The United States has now slipped past the $20 trillion mark for the first time in the history of our nation.
According to Treasury Direct, the U.S. is now some $20,162,176,797,904.13 in accumulated public debt as of Sept 8.
According to the Washington Examiner, the debt ceiling had kept the debt just below $20 trillion since March, but Trump signed that ceiling away, opening a flood gate of borrowing.
The debt ceiling had been frozen at about $19.84 trillion since mid-March, and the Treasury Department was forced to use “extraordinary measures” to prevent borrowing from exceeding that level.
But with Trump’s signature on Friday, the debt ceiling was suspended, and the Treasury Department immediately began borrowing money to fill the more than five months of pent-up demand.
According to the Baltimore Sun, no light has been spotted at the end of the debt tunnel, as we’re still slated to add $700 billion by the end of the fiscal year on on September 30. This is due to a number of things Trump has promised, or problems the government must soon deal with.
The Balitmore Sun highlights some of these:
The most pressing of these is the destruction and suffering in the wake of Hurricanes Harvey and Irma. Based on the cost of Katrina, estimates for Harvey alone begin with the price tag of $160 billion. The National Flood Insurance Program is in de facto bankruptcy. It has borrowed more than $24 billion from the U.S. Treasury to pay for past flood crises and now has less than $6 billion on its treasury line of credit.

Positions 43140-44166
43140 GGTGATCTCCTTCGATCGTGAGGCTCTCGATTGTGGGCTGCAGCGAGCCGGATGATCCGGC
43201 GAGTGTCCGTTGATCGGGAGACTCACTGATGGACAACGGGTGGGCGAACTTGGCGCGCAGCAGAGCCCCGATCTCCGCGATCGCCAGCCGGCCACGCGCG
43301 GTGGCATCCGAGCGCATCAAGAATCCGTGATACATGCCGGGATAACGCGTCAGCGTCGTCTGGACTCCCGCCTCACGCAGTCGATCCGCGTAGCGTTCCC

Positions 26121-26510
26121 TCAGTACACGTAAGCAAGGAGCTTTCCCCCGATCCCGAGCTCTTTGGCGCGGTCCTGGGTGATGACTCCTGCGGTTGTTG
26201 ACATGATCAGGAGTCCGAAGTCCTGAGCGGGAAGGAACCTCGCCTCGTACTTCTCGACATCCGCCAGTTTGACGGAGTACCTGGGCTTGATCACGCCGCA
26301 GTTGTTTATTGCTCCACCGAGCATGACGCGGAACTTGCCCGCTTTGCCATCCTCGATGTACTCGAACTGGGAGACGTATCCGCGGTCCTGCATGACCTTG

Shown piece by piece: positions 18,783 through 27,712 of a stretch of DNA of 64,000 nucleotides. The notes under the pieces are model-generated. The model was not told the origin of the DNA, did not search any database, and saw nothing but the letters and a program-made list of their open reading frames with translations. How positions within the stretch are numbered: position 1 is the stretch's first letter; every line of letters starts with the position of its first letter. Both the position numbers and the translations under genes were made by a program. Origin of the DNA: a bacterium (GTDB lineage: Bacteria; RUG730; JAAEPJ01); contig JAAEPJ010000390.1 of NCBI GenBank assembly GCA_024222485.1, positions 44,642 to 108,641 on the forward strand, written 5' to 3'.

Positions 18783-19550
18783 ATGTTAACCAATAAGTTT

Mr. Trump had earlier proposed a $60 billion increase in military spending. And now expanded operations in Afghanistan, at a per-troop cost of $4 million, present new demands.
Finally, Mr. Trump promised a new $1 trillion federal infrastructure program. According to The Economist, America spends less than 1.5 percent of GDP on infrastructure. Private sector infrastructure investment hovers at a meager $100 billion per year.
Our debt has also now exceeded our GDP according to the Daily Caller:
The nation’s debt also exceeds its gross domestic product, which was estimated to be roughly $19.23 trillion in the second quarter of 2017. The federal government is expected to pay some $474.5 billion in interest on the total outstanding debt in the 2017 fiscal year.
Trump has spoken of getting rid of the debt ceiling altogether, and said discussions have been held on the subject. This will likely be met with Republican resistance from those wishing to push spending reforms.